By Pumza Fihlani-BBC News, Johannesburg
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A proposal by the South African government to legalise polyandry – when a woman has more than one husband at the same time – has led to howls of protest from conservative quarters.
This does not surprise Professor Collis Machoko, a renowned academic on the topic.
The objections are “about control,” he told the BBC. “African societies are not ready for true equality. We don’t know what to do with women we cannot control.”
South Africa has one of the world’s most liberal constitutions, embracing same-sex marriages for all and polygamy for men.
Businessman and TV personality Musa Mseleku – who has four wives – is among those opposed to polyandry.
“This will destroy African culture. What about the children of those people? How will they know their identity?” asks Mr Mseleku, who stars in a South African reality TV show about his polygamous family.
“The woman cannot now take the role of the man. It’s unheard of. Will the woman now pay lobola [bride price] for the man. Will the man be expected to take her surname?”
Prof Machoko researched polyandry in his country of birth – neighbouring Zimbabwe. He spoke to 20 women and 45 co-husbands who practised it, even though such marriages are socially taboo and not legally recognised.
“Polyandry, because it is shunned by parts of society, has been forced underground. The secrecy is similar to the one found in freemasons,” he said.
“When confronted by somebody whom they do not trust or do not know, they even deny that such a marriage exists. All this is because of fear of reprisals and persecution.”
The participants in Prof Machoko’s study all lived separately but were committed to the polyandrous union and were open about it among themselves.
“One wife nourished the idea of wanting to be a polyandrous woman when she was in grade six [aged around 12 years] after learning about how the queen bee in a hive hosts many bee co-husbands,” the professor said.
When she was an adult she started having sex with multiple partners who were all aware of each other.
“Four of her current nine co-husbands were in that first group of boyfriends.”
In polyandry, the woman often initiates the relationships, and invites the husbands to join her union. Some pay the bride price, others opt to contribute to her livelihood. She has the power to remove a co-husband if she believes he is destabilising her other relationships.
Prof Machoko said love was the main reason the men he interviewed said they had agreed to be co-husbands. They did not want to risk losing their wife.
Some men also referred to the fact that they did not satisfy their wives sexually, agreeing to the suggestion of a co-husband to avoid divorce or affairs.
Another reason was infertility – some men consented to the wife taking another husband so that she could have children. In this way, the men “saved face” in public and avoided being stigmatised as “emasculated”.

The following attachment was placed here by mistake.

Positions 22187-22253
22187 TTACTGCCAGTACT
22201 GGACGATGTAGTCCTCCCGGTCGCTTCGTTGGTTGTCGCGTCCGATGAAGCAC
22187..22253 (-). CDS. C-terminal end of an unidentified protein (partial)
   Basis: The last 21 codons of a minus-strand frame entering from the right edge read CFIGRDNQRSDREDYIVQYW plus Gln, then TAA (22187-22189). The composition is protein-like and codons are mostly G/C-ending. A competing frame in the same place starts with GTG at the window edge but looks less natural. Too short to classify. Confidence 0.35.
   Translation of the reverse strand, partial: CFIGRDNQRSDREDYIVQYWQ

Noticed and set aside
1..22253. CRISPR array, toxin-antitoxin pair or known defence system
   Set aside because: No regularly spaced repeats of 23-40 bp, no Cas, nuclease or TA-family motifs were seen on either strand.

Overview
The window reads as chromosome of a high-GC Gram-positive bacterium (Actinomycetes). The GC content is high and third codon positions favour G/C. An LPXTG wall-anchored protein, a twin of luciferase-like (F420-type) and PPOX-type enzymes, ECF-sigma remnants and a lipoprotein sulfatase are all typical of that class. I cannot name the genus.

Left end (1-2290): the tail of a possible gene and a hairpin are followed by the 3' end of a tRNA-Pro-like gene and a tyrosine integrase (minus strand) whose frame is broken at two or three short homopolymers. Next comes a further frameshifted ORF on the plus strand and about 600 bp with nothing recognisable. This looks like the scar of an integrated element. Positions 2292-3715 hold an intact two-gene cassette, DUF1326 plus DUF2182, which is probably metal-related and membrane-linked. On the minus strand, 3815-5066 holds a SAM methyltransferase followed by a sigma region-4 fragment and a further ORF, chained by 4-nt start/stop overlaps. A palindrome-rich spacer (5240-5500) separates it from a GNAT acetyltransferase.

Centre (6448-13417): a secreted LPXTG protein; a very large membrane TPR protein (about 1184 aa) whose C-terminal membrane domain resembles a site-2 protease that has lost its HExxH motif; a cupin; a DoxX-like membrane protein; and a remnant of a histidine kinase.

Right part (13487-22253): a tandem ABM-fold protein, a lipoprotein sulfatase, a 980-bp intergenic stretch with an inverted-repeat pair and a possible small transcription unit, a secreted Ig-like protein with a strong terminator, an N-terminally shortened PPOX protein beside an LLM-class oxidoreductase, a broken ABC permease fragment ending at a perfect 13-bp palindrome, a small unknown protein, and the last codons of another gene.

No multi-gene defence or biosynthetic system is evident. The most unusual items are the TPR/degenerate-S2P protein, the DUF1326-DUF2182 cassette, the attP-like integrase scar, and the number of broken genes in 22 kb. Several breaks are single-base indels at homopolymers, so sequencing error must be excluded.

Prof Machoko said he was unaware of polyandrous marriages in South Africa. Nevertheless, gender rights activists have asked the government to legalise such unions in the interest of equality and choice, as the law currently permits a man to take more than one wife.
Their proposal has been included in a document – officially known as a Green Paper – that the government has released for public comment as it embarks on the biggest overhaul of marriage laws since white-minority rule ended in 1994.
“It’s important to remember that this Green Paper sets to uphold human rights and we cannot lose sight of that,” said Charlene May, an advocate at the Women’s Legal Centre, a law firm that fights for women’s rights.
“We cannot reject law reform because it challenges certain patriarchal views in our society.”
The document also proposes giving legal recognition to Muslim, Hindu, Jewish and Rastafarian marriages.
While this has been largely welcomed by the communities concerned, the proposal to legalise polyandry has been condemned by clerics who hold seats in parliament.
The leader of the opposition African Christian Democratic Party (ACDP), Reverend Kenneth Meshoe, said it would “destroy society”.
“There will come a time when one of the men will say, ‘You spend most of the time with that man and not with me’ – and there will be conflict between the two men,” he added.
For his part, the leader of the Islamic Al-Jamah party, Ganief Hendricks, said: “You can imagine when a child is born, more DNA tests will be needed to discover who the father is.”
‘Children of the family’
As for Mr Mseleku, he urged South Africans not to take the principle of equality “too far”.
“Just because something is in the constitution that does not mean it will be good for us.”
Asked why it should be any different for women, given he had four wives, he replied: “I’ve been called a hypocrite because of my marriages but I’d rather speak now than be silent.
“All I can say it that this is un-African. We cannot change who we are.”
But Prof Machoko said polyandry was once practised in Kenya, the Democratic Republic of Congo and Nigeria, and it is still practised in Gabon, where the law allows it.
“With the arrival of Christianity and colonisation the role of the woman became diminished. They were no longer equal. Marriage became one of the tools used to establish hierarchy.”
Prof Machoko said concerns about children born from a polyandrous union were rooted in patriarchy.
“The question of children is an easy one. Whatever children are born from that union are the children of the family.”